I love single malt. I don't have to drink it everyday to prove it, either. I can enjoy it when I feel like it, at moments that seem appropriate. If I need to take a break and taste some wine now and again, that's fine too. Don't let me forget that. For some reason, I feel like I need to be jumping up and down about it at all times. That would be fake enthusiasm, however. Or denial.

Genuine enthusaism is a great thing.

-David Driscoll


Pre-Arrivals Due In Monday

Big news! We'll be getting another nine casks this Monday, which will immediately head over to processing for pre-arrival fulfillment.  We'll be doing the Exclusive Malt selections first so that they're ready for David Stirk and his customer tasting on Tuesday in Redwood City. Please be patient as we work to get these ready. It's the busiest time of the year when you're not trying to process thousands of pre-orders, let alone with a mountain of extra work. Jason and I will be coming in early, working extra hours to get it done quickly.

We're excited! You should be excited too! Quality booze coming your way soon.

-David Driscoll


Spirits and the Modern Meal

I'll never forget some of the meals that David and I had in France last year while looking for brandy imports. Not so much because of their quality (many were indeed amazing), however, but rather because of the awkwardness with which some of them began.

"Cognac and soda?"


"Would you like a Calvados and tonic?"

Excuse me?

"Here you go!"

Thanks. A warm Cognac and soda with no ice. Wow. What a nice way to start a meal.

This is weird. "Oh, did I say that out loud? I meant this is delicious!"

I live in the Bay Area - a place where people wear exercise clothing to the movies and where steakhouses have vegan menus, therefore my experiences and commentaries may perhaps be a bit out of touch with the rest of the world. That being said, the French countryside seems to be experiencing a little of the California health movement itself. Recent heart disease levels have people rethinking their five hour, butter and cheese-soaked dinners and the French government has lowered the blood alcohol percentage limit for legal driving in order to crack down on excessive drinking. This has resulted in a new generation of the traditional French meal - a meal that isn't quite as caloric, goes without dessert, and does not finish with a glass of Cognac.

Cognac sales are down in France. Armagnac sales are down. Calvados sales are down. People are no longer beginning with Champagne, switching to Bordeaux, transitioning to Port, and finishing with brandy. They're becoming more conscientious about what they put into their bodies. This is putting the fear into spirits producers throughout France. They need to find a way to adapt, to make themselves relevant before the meal even begins. They need to find a cocktail or an aperitif they can exploit. They must find a way to survive. Therefore, Calvados and tonic, anyone?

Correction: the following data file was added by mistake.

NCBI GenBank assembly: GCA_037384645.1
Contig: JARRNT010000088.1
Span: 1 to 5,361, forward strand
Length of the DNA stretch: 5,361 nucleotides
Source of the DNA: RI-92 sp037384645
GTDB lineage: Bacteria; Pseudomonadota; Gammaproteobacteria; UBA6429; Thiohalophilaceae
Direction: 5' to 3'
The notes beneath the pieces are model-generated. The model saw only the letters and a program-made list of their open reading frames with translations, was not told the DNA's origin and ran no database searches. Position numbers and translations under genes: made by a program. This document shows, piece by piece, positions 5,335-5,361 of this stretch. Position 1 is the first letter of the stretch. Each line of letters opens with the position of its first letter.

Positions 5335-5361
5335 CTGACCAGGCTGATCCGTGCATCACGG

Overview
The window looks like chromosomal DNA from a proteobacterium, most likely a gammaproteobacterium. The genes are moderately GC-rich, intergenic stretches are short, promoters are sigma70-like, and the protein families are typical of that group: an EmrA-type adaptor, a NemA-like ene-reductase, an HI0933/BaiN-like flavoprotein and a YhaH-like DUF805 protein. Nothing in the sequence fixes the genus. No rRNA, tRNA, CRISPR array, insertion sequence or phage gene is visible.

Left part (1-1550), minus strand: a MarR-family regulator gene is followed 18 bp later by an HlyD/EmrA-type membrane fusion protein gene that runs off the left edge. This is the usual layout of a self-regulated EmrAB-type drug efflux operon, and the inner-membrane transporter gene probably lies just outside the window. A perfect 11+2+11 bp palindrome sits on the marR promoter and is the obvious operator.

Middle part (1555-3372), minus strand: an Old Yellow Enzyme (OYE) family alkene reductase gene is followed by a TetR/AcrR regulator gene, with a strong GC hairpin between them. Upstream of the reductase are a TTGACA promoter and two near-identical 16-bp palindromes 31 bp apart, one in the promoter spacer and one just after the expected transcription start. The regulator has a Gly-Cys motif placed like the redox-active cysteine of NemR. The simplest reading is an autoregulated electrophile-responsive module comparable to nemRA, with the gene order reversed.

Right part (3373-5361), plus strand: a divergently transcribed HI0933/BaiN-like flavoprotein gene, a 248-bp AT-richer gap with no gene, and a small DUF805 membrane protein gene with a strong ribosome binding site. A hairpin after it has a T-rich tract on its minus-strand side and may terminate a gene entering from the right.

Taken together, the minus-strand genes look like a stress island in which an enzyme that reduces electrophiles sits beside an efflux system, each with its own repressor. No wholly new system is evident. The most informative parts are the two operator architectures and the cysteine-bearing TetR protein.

At our Thanksgiving dinner last night we had Champagne to start, white with the salad, and red with the main course. We had dessert, but at that point people were switching over to coffee. Parents needed to drive their children back home. Young professionals like myself had to work in the morning. There was no more room for any more booze. There was an open bottle of Balvenie 1401 Tun on the counter (the same one that was leaking at K&L Redwood City last week and therefore had to be opened and tasted by the staff - hee hee) and a few of us took a nip with our pumpkin pie. However, it was merely a curiosity for most of my family members. They were more concerned with both their health and their potential hangovers than indulging in one of the most exciting single malts of the year. The final course is simply too much for many modern drinkers to handle. It's the difference between "I'm good" and "What happened?" Responsibility has taken its place and some particular spirits are taking the hit as a result.

American whiskey seems to be in no present danger. The renaissance of the cocktail scene with a strong preference for Manhattans and Old Fashioneds has more than made up for the dessert course. Single malt drinking societies and the passionate collectors have given a boost to the Scottish whisky industry. French spirits, however, much like French wines, have always been tied to the meal. Bordeaux is a food wine, not a sit-around-and-talk-to-your-friends-on-the-patio wine. It goes with hearty, rustic meals full of beef and organ meat. Burgundy is served along side fowl and rich cheeses. No one is giving up those traditions just yet because, really, who wants to only eat salad everyday? Instead of eating the whole goose, however, they may just have a drumstick. Instead of finishing the bottle of pinot noir, they may just have a glass. Dessert isn't necessary. Spirits aren't even considered.

Cognac and soda, anyone? It's a great way to whet your appetite!

-David Driscoll 



Finally here after years of waiting. Get some....

Nikka 12 Year Old Taketsuru Pure Malt Japanese Whisky $59.99 - Delicious. Richer than Yamazaki 12 and with more texture and weight. Love it.

The 15 year is already sold out, but we'll be getting more.

-David Driscoll


Don't Put All Your Booze Into One Basket

This is my sixth Thanksgiving Wednesday at K&L and I like to think I'm a bit wiser with five superdays under my belt. We're going to get absolutely thrashed today and I'm completely ready for it. There will be lines out the door, mayhem on the sales floor, and staff members running around like chickens with their heads cut off. Deliveries coming in, orders going out, and only us standing in between them. With all the madness that is the day before Thanksgiving at K&L, it's the actual holiday that I'm still learning how to deal with. I can handle the store and the stress, but getting the right booze for the following family occasion still gives me fits. Let's look at my five previous Thanksgivings to illustrate this point:

Thanksgiving 2007: I had just started working at K&L so I had no idea what to get. I basically relied on the advice of my colleagues to make my wine selections, which led to mixed results with my family. None of us really knew what we were drinking.